Acknowledgements

This research is supported by the National Institute for Health Research Health Protection Research Unit (NIHR HPRU) in Evaluation of Interventions at the University of Bristol, in partnership with Public Health England (PHE). The views expressed are those of the authors and not necessarily those of the National Health Service, the NIHR, the Department of Health or Public Health England.

Keywords: Primary Care, Microbiological and syndromic surveillance, Respiratory Tract Infections, Paediatric, antibiotics, online intervention

Conference: 3rd UCL Centre for Behaviour Change Digital Health Conference 2017: Harnessing digital technology for behaviour change, London, United Kingdom, 22 Feb - 23 Feb, 2017.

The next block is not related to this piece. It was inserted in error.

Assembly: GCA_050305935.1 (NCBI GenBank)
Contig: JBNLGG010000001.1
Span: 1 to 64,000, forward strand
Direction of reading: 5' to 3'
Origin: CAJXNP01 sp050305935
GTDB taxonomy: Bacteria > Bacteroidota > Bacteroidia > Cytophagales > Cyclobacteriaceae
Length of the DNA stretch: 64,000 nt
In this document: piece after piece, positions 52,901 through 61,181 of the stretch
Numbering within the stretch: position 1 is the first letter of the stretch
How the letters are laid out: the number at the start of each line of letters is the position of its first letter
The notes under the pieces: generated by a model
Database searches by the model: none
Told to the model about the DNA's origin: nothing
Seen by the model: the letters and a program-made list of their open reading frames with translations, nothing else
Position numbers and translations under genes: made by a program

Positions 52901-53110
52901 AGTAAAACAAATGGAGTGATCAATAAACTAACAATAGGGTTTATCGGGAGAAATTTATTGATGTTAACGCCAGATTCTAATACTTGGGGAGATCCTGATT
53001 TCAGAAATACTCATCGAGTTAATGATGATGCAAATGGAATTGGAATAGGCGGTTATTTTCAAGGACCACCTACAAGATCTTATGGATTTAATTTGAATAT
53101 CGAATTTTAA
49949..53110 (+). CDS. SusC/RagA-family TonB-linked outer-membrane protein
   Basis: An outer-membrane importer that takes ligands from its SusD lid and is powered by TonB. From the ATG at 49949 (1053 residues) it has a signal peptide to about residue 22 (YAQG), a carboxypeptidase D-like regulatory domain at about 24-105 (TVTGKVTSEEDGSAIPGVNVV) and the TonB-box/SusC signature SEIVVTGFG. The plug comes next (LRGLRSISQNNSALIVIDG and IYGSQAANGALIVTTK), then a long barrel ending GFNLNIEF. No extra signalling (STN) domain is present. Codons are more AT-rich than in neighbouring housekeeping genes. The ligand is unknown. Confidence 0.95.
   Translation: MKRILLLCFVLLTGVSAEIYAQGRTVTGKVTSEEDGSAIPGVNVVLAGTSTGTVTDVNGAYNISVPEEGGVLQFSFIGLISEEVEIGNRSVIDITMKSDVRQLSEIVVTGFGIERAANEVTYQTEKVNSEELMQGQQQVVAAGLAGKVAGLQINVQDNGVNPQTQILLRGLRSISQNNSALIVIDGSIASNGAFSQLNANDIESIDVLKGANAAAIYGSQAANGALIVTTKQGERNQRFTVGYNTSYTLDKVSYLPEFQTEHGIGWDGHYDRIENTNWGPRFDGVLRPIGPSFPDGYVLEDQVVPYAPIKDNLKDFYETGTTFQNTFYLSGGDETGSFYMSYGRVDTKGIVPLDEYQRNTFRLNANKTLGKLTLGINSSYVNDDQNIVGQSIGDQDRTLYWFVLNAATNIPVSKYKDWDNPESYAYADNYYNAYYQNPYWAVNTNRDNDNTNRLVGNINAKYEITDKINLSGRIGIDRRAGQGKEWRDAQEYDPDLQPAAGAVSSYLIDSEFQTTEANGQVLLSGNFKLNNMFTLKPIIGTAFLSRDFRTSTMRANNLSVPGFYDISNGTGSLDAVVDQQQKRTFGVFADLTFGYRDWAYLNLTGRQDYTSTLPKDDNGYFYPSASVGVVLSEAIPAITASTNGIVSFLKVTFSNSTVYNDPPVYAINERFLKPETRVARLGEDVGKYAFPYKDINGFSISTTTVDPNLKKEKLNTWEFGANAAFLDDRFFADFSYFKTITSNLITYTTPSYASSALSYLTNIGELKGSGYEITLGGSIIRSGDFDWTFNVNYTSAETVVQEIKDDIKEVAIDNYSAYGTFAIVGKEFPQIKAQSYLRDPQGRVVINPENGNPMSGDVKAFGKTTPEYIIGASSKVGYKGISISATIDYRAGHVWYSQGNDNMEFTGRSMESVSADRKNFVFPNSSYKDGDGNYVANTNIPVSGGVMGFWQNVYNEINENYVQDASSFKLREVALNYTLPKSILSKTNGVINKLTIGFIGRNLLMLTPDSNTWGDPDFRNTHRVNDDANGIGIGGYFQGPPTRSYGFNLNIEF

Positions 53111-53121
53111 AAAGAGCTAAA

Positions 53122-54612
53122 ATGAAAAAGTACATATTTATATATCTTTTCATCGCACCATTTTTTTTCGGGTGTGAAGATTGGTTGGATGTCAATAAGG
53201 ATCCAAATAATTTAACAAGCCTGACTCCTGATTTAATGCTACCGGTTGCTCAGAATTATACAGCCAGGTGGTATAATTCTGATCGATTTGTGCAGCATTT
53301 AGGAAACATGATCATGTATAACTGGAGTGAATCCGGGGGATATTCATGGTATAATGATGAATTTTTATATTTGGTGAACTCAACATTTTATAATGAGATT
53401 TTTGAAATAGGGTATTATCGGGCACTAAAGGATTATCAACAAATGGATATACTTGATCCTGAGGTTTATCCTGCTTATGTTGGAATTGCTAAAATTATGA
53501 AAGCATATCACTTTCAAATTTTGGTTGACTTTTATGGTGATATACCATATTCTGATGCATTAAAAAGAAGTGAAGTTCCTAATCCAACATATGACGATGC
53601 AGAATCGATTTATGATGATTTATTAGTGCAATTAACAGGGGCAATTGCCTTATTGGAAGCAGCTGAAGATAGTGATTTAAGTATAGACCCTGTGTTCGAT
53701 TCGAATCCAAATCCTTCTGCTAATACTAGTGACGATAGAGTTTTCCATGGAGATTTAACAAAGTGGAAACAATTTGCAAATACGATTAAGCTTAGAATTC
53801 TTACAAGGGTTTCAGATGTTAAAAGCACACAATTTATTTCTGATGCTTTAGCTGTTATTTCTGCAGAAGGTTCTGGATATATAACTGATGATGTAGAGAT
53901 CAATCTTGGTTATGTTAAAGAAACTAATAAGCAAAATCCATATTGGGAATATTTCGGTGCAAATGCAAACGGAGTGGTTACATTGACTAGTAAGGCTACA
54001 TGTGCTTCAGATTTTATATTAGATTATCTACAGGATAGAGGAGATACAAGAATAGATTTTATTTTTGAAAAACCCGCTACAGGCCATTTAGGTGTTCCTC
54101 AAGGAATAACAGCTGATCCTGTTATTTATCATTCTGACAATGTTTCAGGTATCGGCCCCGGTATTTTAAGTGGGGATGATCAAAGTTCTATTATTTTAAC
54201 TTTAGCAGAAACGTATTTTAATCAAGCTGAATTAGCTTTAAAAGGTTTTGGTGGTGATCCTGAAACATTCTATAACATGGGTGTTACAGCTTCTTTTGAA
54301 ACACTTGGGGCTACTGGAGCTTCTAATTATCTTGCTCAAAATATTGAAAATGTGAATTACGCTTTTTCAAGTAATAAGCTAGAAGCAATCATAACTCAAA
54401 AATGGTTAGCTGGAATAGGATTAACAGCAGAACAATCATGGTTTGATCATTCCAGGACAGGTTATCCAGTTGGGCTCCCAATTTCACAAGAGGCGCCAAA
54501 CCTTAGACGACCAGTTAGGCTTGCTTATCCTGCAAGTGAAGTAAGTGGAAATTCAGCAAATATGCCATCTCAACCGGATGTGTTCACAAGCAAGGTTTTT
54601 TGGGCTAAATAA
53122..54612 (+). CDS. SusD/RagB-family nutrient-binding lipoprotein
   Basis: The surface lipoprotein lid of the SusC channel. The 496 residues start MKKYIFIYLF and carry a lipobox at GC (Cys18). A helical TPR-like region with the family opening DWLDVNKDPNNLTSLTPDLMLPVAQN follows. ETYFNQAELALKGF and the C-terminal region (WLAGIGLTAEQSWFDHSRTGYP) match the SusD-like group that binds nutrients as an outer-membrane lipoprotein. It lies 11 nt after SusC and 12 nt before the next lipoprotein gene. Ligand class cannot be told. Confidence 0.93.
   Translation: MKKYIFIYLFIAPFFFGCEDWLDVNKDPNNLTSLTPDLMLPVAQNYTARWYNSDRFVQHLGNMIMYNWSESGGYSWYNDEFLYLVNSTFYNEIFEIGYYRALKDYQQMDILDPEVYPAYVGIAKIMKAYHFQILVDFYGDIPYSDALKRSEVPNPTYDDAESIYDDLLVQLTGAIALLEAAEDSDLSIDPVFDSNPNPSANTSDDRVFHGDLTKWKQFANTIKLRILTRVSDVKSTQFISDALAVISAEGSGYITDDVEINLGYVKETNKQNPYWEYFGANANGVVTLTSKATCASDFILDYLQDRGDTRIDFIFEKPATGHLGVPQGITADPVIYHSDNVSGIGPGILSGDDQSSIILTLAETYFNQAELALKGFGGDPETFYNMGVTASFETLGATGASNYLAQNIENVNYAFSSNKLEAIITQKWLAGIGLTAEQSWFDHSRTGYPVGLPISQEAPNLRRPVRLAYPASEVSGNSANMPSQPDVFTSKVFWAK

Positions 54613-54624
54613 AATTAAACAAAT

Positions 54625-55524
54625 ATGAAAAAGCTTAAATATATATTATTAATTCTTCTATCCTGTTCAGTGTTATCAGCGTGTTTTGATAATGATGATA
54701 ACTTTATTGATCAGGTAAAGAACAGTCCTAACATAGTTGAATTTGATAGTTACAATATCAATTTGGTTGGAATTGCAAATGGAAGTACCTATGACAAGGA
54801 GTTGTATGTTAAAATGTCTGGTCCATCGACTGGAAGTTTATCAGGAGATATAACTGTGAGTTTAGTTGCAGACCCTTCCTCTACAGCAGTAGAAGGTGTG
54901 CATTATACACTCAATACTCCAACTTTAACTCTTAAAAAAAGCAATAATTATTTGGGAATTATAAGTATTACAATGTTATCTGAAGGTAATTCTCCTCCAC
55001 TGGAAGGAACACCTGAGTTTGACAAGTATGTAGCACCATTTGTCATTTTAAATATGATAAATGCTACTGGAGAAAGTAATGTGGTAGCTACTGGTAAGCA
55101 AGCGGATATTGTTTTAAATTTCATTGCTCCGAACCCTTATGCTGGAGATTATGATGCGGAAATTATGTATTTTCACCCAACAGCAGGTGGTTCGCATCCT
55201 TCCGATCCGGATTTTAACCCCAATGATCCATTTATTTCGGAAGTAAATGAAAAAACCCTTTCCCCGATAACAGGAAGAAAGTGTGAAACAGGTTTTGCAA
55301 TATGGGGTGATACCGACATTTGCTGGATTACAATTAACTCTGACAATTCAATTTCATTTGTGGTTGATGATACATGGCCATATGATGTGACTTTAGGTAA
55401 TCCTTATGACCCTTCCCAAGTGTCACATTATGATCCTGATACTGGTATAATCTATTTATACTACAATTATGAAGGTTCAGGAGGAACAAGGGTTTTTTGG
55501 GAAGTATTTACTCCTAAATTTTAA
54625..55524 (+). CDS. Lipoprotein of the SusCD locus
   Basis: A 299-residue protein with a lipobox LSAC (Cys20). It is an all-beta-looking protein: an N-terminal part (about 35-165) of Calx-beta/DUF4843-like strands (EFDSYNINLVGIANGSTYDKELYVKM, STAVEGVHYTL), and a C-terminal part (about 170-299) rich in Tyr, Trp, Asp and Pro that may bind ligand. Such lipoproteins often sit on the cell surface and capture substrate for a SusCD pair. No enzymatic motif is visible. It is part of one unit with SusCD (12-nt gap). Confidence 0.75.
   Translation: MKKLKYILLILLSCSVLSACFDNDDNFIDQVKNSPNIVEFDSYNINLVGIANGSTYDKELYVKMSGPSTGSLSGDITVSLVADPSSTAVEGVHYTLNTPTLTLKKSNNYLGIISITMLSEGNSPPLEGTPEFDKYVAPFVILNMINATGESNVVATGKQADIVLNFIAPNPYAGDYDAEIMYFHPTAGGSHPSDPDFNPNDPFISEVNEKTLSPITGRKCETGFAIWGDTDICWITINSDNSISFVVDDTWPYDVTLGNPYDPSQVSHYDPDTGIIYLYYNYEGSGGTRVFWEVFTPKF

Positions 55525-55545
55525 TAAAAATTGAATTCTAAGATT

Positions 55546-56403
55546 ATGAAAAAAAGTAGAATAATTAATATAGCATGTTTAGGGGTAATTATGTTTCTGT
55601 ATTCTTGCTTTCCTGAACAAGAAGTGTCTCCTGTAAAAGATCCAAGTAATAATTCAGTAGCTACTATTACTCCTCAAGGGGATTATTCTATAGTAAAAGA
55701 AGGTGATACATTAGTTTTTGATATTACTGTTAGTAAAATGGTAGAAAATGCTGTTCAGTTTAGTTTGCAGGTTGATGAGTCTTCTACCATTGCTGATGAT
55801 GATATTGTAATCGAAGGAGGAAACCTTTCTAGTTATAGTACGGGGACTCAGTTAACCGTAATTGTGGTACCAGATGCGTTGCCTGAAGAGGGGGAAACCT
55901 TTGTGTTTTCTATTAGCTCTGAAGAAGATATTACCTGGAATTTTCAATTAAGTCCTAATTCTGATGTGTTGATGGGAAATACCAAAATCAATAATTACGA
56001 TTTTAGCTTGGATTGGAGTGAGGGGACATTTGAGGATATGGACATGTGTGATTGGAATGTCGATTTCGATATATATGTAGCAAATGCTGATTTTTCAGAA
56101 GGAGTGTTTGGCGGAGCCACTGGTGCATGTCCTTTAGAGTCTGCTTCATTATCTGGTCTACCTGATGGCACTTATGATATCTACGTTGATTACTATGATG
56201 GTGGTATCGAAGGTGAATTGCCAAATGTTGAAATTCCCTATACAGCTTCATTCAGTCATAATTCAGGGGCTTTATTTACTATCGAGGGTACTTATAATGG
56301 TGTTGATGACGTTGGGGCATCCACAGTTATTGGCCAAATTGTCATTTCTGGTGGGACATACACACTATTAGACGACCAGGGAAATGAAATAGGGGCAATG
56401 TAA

Presentation Type: Research abstract

Topic: Digital Health

Citation: Kesten JM, Schneider A, Anderson E, Lane I, Herd N, Michie S, Hay A and Cabral C (2017). Developing a parent-targeted online intervention to improve primary care utilisation using real time paediatric respiratory tract infection surveillance data. Front. Public Health. Conference Abstract: 3rd UCL Centre for Behaviour Change Digital Health Conference 2017: Harnessing digital technology for behaviour change. doi: 10.3389/conf.FPUBH.2017.03.00039

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Received: 22 Feb 2017; Published Online: 22 Feb 2017.

* Correspondence: Dr. Joanna M Kesten, Health Protection Research Unit in Evaluation of Interventions, University of Bristol, Bristol, United Kingdom, jo.kesten@bristol.ac.uk